You knew you could not possibly care for Grandma on your own any longer; she simply needed too much medical care and around-the-clock attention. Because the family loves her so very much, everyone discussed it and, together, made the difficult decision to place her in an Ohio nursing home. Granted, it is expensive, but you only want what is best for her. This way, you can visit frequently and still see her often without worrying that something might happen while you are at work.
Now, though, you are starting to grow concerned. When you visited a few weeks ago, you noticed that Grandma had bruises all over her arm. Today, you asked why she kept grabbing her wrist. She told you she slipped and fell when she needed to use the bathroom; no one came to help her but she couldn't wait any longer. You are afraid her wrist might be broken. You wanted what was best for Grandma, but now you are starting to fear this situation is far from it.
What are nursing home injuries?
Injuries suffered in nursing homes are a serious - and growing - problem. A full 20 percent of elderly accidents and falls take place in nursing homes, even though a mere 5 percent of the elderly population lives in them. Even more upsetting is that nearly 5,000 elderly nursing home residents die each year from injuries or neglect.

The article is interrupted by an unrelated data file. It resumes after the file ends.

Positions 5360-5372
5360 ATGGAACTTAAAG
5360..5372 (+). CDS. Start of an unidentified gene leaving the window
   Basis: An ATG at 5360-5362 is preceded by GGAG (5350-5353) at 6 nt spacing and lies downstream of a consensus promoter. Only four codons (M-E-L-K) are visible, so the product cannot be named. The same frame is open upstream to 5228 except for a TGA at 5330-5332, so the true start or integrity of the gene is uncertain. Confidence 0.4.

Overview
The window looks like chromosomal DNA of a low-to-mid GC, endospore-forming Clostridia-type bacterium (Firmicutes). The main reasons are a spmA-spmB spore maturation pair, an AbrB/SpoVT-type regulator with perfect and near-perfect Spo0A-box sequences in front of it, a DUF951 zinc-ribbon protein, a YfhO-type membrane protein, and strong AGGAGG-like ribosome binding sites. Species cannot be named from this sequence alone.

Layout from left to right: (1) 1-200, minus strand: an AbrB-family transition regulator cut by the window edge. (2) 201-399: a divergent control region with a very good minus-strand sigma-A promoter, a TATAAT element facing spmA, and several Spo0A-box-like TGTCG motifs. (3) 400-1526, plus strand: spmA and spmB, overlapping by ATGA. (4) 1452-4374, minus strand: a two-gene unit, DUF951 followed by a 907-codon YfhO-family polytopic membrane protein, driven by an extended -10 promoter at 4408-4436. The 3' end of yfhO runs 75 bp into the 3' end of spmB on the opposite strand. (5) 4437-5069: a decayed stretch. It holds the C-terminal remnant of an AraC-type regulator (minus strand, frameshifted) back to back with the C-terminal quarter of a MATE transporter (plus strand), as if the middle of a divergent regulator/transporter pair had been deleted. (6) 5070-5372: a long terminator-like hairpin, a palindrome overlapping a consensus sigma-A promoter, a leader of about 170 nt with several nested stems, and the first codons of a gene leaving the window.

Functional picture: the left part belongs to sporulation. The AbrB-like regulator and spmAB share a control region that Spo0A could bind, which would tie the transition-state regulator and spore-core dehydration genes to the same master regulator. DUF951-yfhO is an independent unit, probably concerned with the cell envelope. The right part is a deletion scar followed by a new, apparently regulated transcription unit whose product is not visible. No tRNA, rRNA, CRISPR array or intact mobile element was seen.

How do these injuries happen?
Nursing home residents are naturally more frail and tend to suffer from walking problems and muscle weakness, not to mention that medication - or overmedication - may cause many of them trouble with their balance. It stands to reason, then, that nursing homes would be as safe and easy to navigate as possible. Sadly, this is not always the case.
As many as 27 percent of falls and accidents in nursing homes occur due to the following hazards that increase risk for the elderly residents attempting to move about:
- Obstacles in hallways
- Wet floors
- Narrow stairs
- Poor lighting
- Improper bed height
Another important and upsetting factor that results in many nursing home injuries is neglect. This could be as simple as a case of understaffing leading to inattention, or it could be a lack of professional responsibility. Regardless, this is unacceptable. Whatever the reasons, failure to adequately monitor patients to the degree their situation and environment requires can - and does - result in injury and sometimes death.
Worst of all, whether we like to think about it or not, cases of active elderly abuse do occur, and sometimes the victims are too afraid to speak up for themselves.
What should I do now?
If you believe that the nursing home staff is responsible for Grandma's injuries -whether through fault or negligence -- you might not know what to do next in order to obtain justice. An Ohio elder abuse attorney may be able to offer insight and counsel. Whether your elderly loved one's injuries are because of inattentive nursing staff or are the direct result of abuse, a lawyer will be able to offer advice into how best to proceed.